Greg Dalton: It would be. Welcome to Climate One.
Male Participant: Evening. My name is Noah Oppenheim. Many here are familiar with the John Wesley Powell concept that state boundaries in the Western Empire should've been formed around watersheds. What's great what's stupid about that concept and secondarily, how might we remap the politics of water in this modern era?
Mark Arax: Well, we did that. If you look at the original creation of the Valley you'll see that they took their own rivers their own backyard rivers and diverted unfortunately they diverted 95% of the flow to agriculture. And once you do that it's very hard to take it back. So I think in the Valley in the Central Valley there was respect to develop only, remember everyone wants to say the middle of California's desert; well by rainfall it is, but by that incredible miracle of the Sierra it isn't. We’ve got those rivers running across and they ended up taking those rivers.
I think L.A. is an example of what you're going beyond power where the L.A. River was puny, they ended up using it by the 1890s and then it became this idea that to grow we’re gonna have to steal and that became the first theft. And then when the Valley farmers had run out of their river water or had taken it all and then taken what they could from the earth then they looked at L.A. and said hey, if L.A. can go far and get their river we can do the same. And that's when they went up to Sacramento and took the flows of the Sacramento with Northern California agreeing at the time because the Sacramento was a flood risk, great, great floods. So yeah, we’ll give you some of our flood, we’ll solve our flood problem, you solve your drought problem. Well, it's obviously gotten a lot crazier since then.
Greg Dalton: Faith Kearns. For people who live in the American West, you know, we’re talking about issues in California but these issues some of them apply beyond the boundaries of California. Talk to us about fire and affecting water quality. Sometimes we talk about fire we talk about water, let’s talk about them together.
Faith Kearns: Yeah, I mean I think it's been a really interesting evolution in my sort of career I've been out of, you know, I’ve been a professional for 15, 20 years at this point. And when I was in graduate school there were people who are sort of like, oh, I wonder how water affects riparian areas. So, you know, the near stream and fish and things like that. And that was kind of as far as it went, even that was a very small field of study. And I think what we’re seeing right now is this really interesting thing where fire, it sort of moved out of urban areas, you know, after the 1906 earthquake, we learned how to sort of keep houses from burning down in urban areas moved into the sort of wildland fire urban interface thing. And now what we’re seeing is that fire is actually maybe beginning in a wildland area but then burning down, you know, it becomes urban conflagration. And that has brought up a whole new set of water concerns in the last few years that just are completely new in a lot of ways.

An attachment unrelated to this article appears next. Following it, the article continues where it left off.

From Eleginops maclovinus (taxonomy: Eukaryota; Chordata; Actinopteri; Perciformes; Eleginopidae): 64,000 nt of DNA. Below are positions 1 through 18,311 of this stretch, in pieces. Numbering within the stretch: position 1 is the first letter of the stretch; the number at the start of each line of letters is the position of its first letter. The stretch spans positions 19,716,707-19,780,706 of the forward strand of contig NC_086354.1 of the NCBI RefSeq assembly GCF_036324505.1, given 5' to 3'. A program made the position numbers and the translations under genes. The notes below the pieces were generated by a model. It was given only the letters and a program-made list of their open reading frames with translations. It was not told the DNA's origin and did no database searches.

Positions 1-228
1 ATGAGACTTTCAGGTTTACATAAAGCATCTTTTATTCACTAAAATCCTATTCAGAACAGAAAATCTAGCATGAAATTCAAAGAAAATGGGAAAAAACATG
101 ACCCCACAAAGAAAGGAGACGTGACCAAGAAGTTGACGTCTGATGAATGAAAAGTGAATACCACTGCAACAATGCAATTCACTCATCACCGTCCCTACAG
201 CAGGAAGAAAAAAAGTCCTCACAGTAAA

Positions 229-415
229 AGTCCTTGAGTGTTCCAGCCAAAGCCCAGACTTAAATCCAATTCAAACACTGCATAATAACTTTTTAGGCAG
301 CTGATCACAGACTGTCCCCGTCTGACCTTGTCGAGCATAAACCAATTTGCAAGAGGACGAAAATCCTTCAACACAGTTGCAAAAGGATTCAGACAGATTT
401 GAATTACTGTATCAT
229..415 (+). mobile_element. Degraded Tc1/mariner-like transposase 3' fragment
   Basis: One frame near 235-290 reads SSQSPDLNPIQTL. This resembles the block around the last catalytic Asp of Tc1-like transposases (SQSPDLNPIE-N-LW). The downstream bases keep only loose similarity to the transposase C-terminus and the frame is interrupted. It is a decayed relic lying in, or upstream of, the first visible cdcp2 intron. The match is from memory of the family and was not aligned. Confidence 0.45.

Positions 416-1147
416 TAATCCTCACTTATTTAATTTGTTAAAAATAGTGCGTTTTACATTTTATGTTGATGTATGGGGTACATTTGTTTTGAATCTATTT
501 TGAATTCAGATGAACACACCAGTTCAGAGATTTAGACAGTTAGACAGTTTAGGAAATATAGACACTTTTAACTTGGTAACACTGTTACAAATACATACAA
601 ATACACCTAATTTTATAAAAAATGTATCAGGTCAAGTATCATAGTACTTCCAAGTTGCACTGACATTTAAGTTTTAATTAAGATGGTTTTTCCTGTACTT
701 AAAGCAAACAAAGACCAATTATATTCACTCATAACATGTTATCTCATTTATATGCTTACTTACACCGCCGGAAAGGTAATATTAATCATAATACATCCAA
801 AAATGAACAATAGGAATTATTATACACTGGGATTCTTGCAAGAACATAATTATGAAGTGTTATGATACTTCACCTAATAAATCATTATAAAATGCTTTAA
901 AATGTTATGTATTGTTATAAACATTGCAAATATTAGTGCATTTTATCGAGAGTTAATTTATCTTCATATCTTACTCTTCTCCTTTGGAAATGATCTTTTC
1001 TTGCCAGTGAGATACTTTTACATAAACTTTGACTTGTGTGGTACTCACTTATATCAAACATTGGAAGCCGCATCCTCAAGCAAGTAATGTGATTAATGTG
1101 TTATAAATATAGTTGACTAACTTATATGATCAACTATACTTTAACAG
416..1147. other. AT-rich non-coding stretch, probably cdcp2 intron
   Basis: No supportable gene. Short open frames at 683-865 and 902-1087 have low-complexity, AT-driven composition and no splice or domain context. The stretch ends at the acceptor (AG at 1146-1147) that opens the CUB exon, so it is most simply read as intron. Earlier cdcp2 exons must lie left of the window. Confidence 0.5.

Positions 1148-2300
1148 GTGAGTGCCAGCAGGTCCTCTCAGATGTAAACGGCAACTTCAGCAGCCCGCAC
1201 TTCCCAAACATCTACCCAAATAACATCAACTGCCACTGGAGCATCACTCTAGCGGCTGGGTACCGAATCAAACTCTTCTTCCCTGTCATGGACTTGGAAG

Every day I’m reading stories about the water system in Paradise and that was true in the Tubbs Fire in Santa Rosa as well that there was benzene found in the water system and we’re seeing the same thing in the Camp Fire. And there are academics who are critiquing even the protocols of how the state measures whether water is considered safe. So I think we’re gonna see, you know, more than just the idea that if it's wet or maybe we won't have as much fire or maybe we'll have more because there's more grass. It's really getting into this much more sort of what I think about as a public health issue where, you know, it’s not only smoke and all these things that are happening with fire but it is also literally, you know, really becoming a broad public health issue with water implications that are much deeper than I think many of us had thought.
Greg Dalton: You’ve been listening to Climate One. We’ve been talking about keeping the California dream alive in a warped climate. My guests were Faith Kearns, a scientist with the California Institute for Water Resources, Diana Marcum of the Los Angeles Times and Mark Arax, author of The Dreamt Land: Chasing Water and Dust Across California.
Greg Dalton: To hear more Climate One conversations, subscribe to our podcast at climateone.org. Please help us get people talking more about climate by giving us a review wherever you get your podcasts.
Greg Dalton: Kelli Pennington directs our audience engagement. Tyler Reed is our producer. Sara-Katherine Coxon is the strategy and content manager. The audio engineers are Mark Kirchner, Justin Norton, and Arnav Gupta. Anny Celsi edited the program. Dr. Gloria Duffy is CEO of The Commonwealth Club of California, where our program originates. I’m Greg Dalton.